After using social media to publicly quash the coup, Turkey’s government is cracking down on news sites and purging state institutions again. Here is how censorship works in the country – and how Turks react to it.
After recent terrorist attacks, Turkey’s authorities have generally been restricting access to the most important social media platforms through throttling. An organization called Turkey Blocks has been monitoring this closely over eight different crises including recent terrorist attacks that have occurred since September 2015. Turkey Blocks says that these restrictions can be observed for an average of 12 to 14 hours following the crisis.
After the coup attempt, the social media block was also observed:
“We were hearing the jets here in Istanbul and monitoring at the same time. It was pretty crazy,” Alp Toker, initiator and coordinator of Turkey Blocks, told DW.
However, this time, the block was way shorter than usual – a little less than two hours, according to Toker.
As soon as the restrictions were lifted, Turkish President Recep Tayyip Erdogan launched a social media blitz, sending a call to the population via different platforms, Facebook, WhatsApp, directly to their mobile phones, and through Twitter.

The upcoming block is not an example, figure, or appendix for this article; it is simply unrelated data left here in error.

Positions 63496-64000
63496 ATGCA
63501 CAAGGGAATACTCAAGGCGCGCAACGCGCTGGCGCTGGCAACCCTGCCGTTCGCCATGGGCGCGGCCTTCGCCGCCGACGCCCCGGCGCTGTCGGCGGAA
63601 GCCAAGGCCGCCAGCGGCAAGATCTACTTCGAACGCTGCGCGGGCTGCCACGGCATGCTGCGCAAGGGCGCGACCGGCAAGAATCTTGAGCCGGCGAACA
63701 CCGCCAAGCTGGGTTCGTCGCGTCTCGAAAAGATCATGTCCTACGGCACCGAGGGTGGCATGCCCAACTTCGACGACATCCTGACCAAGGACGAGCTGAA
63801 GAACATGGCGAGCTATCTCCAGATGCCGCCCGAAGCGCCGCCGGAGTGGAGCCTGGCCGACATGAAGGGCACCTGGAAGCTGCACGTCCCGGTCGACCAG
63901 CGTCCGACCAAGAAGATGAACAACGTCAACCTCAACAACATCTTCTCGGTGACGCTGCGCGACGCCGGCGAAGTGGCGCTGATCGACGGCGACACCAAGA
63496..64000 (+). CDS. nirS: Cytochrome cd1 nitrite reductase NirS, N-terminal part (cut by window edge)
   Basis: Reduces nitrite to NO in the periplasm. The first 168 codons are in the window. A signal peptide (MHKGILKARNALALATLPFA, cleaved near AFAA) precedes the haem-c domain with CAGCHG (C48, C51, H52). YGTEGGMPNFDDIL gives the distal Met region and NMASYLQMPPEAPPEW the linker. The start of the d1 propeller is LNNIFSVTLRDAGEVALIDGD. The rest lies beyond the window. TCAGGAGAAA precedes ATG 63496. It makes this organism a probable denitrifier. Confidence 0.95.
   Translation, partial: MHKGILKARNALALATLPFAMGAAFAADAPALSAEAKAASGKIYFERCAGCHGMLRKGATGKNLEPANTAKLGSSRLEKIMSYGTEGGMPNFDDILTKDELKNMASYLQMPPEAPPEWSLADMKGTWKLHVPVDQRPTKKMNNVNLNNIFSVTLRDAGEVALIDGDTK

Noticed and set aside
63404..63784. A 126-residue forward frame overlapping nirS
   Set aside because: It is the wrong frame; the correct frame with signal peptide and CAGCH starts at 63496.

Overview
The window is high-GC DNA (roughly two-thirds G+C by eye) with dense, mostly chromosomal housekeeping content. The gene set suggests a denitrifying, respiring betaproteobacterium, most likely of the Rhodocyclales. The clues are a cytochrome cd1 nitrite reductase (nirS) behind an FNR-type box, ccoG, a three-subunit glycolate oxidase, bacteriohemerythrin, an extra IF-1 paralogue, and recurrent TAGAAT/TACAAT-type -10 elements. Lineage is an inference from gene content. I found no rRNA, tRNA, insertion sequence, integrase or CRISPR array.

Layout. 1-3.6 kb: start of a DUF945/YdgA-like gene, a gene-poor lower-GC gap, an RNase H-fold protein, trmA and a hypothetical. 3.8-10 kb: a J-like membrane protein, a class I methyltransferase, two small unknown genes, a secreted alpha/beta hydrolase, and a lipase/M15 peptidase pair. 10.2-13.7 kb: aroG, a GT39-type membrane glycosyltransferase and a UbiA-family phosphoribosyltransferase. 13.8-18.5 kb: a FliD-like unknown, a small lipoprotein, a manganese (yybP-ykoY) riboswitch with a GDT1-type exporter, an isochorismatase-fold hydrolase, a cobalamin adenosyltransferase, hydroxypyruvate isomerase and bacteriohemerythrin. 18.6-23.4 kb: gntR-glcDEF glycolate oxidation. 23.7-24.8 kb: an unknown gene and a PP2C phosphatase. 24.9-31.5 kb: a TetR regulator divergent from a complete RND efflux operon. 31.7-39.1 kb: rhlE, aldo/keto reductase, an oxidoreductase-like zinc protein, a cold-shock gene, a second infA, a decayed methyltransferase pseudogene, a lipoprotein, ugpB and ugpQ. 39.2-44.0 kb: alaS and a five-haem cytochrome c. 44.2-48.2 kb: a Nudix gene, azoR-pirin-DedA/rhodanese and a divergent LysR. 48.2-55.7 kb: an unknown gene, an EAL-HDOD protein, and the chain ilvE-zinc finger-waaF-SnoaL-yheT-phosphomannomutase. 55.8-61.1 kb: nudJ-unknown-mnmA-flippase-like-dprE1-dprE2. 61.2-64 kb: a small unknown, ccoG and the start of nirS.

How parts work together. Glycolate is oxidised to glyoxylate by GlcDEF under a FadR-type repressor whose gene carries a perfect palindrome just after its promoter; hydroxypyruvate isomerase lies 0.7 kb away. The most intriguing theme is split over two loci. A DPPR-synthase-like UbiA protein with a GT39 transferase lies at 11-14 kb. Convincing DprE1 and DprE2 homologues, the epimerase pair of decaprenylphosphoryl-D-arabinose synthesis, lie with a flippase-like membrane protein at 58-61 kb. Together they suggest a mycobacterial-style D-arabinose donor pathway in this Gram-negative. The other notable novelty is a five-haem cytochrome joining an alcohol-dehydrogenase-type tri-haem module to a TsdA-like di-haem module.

This tweet, asking the population to go out to airports and public squares to resist the coup, went out to his over eight million followers:
Erdogan also contacted the TV station CNN Turk through the video chat app FaceTime. The president was shown through the chat screen, sitting in front of a simple curtain from an iPhone in the hand of the news host, Hande Firat: “First my hands were shaking,” she told the German newspaper “Bild.”
“That was an extraordinary,” said Alp Toker. “He usually likes his appearances to be very formal.” The improvised setting added to the sense of emergency, all while creating “another milestone in digital messaging’s growing influence in shaping world events,” wrote “The Globe and Mail” media reporter James Bradshaw.
As thousands of Erdogan supporters answered the call, they made their own use of social media. “There were remarkable Periscope live stream videos showing the extent of the damage. That influenced more people to take to the streets,” said Toker.
In comparison, “the soldiers did not have a well developed mass-communications strategy.” They simply stormed major TV stations, “the old-fashioned way,” Erkan Saka, lecturer at Bilgi University’s Communication department, told DW.
How Turks react to the blocks
The Turkish president is renowned for condemning social media when he fears that it could serve the purposes of protestors. Back in 2013, during the Gezi Park protests, Erdogan called Twitter “the worst menace to society.”
However, the Turkish president joined the platform himself in 2009 and uses it regularly. He has the same contradictory approach with Facebook. Yet Turks are “so used to these double standards that no one complains anymore,” said Saka.
Internet users in Turkey know how to circumvent the blocks using VPNs – virtual private networks – or software allowing to surf the net anonymously, such as Tor. “Most of the Turks are quite knowledgeable,” explained Saka. He noticed that ordinary people have already started using Telegram and Signal, an encrypted voice messaging service that was recommended by Edward Snowden, instead of WhatsApp.